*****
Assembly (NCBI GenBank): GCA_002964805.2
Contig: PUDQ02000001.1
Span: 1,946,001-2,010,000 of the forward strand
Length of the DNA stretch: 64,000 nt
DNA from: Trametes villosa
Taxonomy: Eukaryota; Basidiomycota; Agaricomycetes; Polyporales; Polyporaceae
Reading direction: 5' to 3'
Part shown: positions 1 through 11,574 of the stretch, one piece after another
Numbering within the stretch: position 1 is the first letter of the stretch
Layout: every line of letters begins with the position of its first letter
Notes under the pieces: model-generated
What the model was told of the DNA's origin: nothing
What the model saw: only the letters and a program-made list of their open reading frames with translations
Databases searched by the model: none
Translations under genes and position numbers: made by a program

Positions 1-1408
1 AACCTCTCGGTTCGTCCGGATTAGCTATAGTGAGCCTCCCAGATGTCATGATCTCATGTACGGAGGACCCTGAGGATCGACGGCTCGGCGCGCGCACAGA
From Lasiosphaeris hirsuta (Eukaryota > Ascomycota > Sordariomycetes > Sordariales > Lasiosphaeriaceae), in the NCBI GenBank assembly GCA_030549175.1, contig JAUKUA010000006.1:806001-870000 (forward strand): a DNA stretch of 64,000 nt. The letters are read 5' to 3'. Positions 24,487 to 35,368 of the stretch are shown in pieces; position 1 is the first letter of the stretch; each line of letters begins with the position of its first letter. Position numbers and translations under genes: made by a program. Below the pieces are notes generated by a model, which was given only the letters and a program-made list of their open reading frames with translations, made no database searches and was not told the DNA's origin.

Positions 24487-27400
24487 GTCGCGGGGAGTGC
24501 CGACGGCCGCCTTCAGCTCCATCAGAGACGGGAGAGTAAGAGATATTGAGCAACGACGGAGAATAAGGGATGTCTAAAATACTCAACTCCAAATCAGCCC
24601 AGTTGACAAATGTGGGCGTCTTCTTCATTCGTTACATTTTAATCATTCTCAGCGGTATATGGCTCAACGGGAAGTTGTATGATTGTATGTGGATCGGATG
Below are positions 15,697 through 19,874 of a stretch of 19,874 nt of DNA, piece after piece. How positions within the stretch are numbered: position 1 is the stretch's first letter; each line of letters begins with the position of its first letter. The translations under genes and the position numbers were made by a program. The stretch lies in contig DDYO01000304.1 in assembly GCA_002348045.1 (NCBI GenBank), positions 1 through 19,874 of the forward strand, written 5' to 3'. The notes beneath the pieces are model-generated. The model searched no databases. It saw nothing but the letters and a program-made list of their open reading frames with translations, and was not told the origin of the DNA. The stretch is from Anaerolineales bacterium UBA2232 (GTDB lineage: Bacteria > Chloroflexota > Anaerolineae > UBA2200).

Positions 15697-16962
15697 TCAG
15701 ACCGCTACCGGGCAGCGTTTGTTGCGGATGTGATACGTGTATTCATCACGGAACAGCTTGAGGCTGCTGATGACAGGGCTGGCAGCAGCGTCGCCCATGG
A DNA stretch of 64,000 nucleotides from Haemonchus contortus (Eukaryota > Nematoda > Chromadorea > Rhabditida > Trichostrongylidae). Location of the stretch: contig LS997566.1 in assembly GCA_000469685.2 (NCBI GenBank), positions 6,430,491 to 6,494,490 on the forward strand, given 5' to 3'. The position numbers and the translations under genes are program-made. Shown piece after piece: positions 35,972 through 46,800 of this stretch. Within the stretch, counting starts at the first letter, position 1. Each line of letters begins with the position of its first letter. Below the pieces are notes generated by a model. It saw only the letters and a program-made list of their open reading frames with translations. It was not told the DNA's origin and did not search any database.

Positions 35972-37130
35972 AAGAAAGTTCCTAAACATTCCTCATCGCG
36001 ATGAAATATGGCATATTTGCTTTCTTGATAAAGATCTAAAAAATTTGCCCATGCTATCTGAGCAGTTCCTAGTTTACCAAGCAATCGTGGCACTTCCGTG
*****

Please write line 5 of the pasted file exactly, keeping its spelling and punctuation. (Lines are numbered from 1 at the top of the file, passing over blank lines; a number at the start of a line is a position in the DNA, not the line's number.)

DNA from: Trametes villosa